EU has spent €35bn on Russian energy since the war began and just €1bn on aid to Ukraine - Borrell

High Representative Josep Borrell said the difference between aid to Ukraine and payments for Russian energy was "gigantic".
High Representative Josep Borrell said the difference between aid to Ukraine and payments for Russian energy was "gigantic". Copyright Armin Durgut/Copyright 2022 The Associated Press. All rights reserved
By Euronews
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The "gigantic difference" reflects the need for the EU to become independent from Russian fossil fuels, the bloc's foreign policy chief said.


The EU has paid €35 billion for Russian energy since the start of the war compared to the €1 billion it has sent to Ukraine in the form of foreign aid, Josep Borrell, the EU's top diplomat, has said.

"[Ukrainian President] Zelenskyy needs us to tell him less often that he is a hero and give him more weapons to fight.That's what Ukrainians expect from us and that's what we're doing; and we must do it faster. Putting pressure on Russia and arming Ukraine. Help them to combat the invading forces with all the capabilities at our disposal," Borrell told the European Parliament on Wednesday.

"We've given Ukraine nearly €1 billion. That might seem like a lot but €1 billion is what we're paying [Vladimir] Putin every day for the energy he provides us with. Since the start of the war, we've given him €35 billion, compared to the €1 billion we've given Ukraine to arm itself."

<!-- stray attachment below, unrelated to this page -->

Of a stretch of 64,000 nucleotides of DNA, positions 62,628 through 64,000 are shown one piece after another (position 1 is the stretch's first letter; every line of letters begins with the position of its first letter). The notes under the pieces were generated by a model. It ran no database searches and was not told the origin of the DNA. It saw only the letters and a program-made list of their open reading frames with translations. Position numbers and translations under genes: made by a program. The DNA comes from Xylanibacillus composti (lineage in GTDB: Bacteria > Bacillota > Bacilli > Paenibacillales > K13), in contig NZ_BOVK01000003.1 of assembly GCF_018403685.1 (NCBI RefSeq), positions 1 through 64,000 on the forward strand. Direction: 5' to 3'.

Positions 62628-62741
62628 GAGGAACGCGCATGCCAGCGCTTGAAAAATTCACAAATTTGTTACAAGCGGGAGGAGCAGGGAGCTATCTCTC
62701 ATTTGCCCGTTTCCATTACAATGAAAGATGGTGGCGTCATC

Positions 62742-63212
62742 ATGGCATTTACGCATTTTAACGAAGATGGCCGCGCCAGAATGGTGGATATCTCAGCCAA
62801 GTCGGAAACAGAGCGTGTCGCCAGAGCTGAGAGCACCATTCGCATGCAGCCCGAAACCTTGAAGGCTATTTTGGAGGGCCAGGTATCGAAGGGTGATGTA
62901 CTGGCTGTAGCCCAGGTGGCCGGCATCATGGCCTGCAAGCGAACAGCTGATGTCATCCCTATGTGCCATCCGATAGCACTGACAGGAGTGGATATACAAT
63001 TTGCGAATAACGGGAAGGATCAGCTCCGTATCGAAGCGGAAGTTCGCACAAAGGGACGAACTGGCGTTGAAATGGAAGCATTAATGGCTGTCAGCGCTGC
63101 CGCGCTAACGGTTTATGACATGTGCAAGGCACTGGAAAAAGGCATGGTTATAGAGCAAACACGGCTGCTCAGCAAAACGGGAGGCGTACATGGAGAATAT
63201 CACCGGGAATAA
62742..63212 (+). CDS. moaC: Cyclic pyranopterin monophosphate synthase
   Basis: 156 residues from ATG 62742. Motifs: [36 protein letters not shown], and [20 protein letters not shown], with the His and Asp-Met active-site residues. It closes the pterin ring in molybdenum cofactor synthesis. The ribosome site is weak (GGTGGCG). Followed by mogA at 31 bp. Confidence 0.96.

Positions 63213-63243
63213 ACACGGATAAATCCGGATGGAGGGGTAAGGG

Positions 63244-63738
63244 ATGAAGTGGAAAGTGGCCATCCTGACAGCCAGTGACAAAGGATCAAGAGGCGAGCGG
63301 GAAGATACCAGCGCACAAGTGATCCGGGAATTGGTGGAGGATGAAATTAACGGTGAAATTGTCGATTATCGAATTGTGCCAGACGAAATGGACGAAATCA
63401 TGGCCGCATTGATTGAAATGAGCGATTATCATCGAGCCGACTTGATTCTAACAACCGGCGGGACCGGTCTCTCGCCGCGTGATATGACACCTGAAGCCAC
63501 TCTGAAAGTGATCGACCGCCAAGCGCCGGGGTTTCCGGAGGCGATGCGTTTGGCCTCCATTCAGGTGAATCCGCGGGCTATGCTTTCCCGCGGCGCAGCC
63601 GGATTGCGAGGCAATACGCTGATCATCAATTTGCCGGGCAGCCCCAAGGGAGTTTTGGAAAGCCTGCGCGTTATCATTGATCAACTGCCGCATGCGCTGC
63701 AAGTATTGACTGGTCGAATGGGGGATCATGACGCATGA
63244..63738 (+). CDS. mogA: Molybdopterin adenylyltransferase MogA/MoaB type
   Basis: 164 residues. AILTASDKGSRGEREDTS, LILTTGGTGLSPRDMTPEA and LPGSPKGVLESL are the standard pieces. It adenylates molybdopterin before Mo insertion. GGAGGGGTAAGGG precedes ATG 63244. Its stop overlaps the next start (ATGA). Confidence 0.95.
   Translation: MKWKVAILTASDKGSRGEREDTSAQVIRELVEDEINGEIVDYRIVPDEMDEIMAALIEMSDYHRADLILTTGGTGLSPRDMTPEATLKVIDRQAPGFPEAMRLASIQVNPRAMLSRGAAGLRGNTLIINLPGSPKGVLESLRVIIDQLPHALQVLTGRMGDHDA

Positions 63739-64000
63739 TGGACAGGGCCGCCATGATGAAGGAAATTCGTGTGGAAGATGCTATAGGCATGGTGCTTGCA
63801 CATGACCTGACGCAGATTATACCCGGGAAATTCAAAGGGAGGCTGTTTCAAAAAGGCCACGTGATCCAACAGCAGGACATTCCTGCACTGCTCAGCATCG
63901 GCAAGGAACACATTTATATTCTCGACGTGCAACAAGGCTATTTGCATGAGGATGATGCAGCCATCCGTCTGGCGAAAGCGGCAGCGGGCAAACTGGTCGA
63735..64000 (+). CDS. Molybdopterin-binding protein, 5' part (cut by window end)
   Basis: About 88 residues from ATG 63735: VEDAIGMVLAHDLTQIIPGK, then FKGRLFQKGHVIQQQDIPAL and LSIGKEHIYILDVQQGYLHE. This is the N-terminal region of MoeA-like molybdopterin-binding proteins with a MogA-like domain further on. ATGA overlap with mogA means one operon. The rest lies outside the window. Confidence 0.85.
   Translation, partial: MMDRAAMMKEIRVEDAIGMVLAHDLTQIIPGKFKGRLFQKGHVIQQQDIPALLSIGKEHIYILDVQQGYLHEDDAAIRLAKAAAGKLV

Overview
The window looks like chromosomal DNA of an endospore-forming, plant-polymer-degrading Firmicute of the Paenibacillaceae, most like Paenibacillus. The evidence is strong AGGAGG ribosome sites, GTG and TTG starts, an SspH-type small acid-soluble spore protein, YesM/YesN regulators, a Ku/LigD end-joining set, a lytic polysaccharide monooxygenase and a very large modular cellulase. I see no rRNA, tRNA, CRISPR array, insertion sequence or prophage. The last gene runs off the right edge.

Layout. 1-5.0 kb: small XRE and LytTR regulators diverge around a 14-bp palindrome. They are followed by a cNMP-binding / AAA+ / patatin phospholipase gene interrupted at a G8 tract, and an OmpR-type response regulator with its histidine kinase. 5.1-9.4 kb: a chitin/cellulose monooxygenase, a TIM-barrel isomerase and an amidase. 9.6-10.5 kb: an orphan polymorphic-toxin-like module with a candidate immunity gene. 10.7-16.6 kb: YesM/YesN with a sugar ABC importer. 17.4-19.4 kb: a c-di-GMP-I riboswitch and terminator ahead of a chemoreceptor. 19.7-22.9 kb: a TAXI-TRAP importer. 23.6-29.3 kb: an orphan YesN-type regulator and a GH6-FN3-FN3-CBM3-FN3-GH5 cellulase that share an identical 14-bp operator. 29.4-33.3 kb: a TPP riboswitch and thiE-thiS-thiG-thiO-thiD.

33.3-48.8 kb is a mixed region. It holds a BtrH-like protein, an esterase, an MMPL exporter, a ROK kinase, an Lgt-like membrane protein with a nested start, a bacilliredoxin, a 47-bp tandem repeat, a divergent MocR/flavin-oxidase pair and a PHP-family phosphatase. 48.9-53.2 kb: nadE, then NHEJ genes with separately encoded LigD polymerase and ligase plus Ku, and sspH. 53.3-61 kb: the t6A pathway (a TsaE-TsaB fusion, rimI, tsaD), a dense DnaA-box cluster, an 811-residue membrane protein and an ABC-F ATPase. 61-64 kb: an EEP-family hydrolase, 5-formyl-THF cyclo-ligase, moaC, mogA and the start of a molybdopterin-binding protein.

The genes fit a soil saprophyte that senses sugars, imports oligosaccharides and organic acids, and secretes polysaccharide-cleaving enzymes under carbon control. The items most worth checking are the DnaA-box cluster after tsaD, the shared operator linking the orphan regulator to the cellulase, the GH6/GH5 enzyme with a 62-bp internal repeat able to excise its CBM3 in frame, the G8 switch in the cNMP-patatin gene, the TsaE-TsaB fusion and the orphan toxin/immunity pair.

The EU's heavy dependency on Russian oil, gas and coal has been laid bare by the war in Ukraine.

A growing chorus of voices is calling on the bloc to implement a total embargo on Russian fossil fuels, which last year amounted to over €99 billion and are credited with funding the Kremlin's war machine.

But the issue has become highly divisive among member states, who have different energy mixes and are therefore unequally exposed to the consequences from a cut-off. While Poland and the Baltic states say the move is a moral duty for the EU, German businesses have warned of a "steep recession" if a complete embargo is introduced.

The debate has reached a new level of intensity after reports emerged of indiscriminate killings against civilians in Bucha, a suburb close to Kyiv.

A new package of sanctions unveiled by the European Commission on Tuesday afternoon proposed a ban on imports of Russian coal, which represent around €4 billion and are the easiest supply to replace.

"Today we put an end to coal, but that's a very small fraction of the total bill," said Borrell.

"Our independence, our energy autonomy, is contingent upon renewable energy and, for the first time, geopolitics and climate change shake hands in a common goal."

The Commission has said it will work on measures related to oil, for which the EU pays over €70 billion annually, but made no mention of gas, on which the bloc spends more than €16 billion.

The latest measures are now being discussed by the 27 member states, who need to approve them by unanimity.

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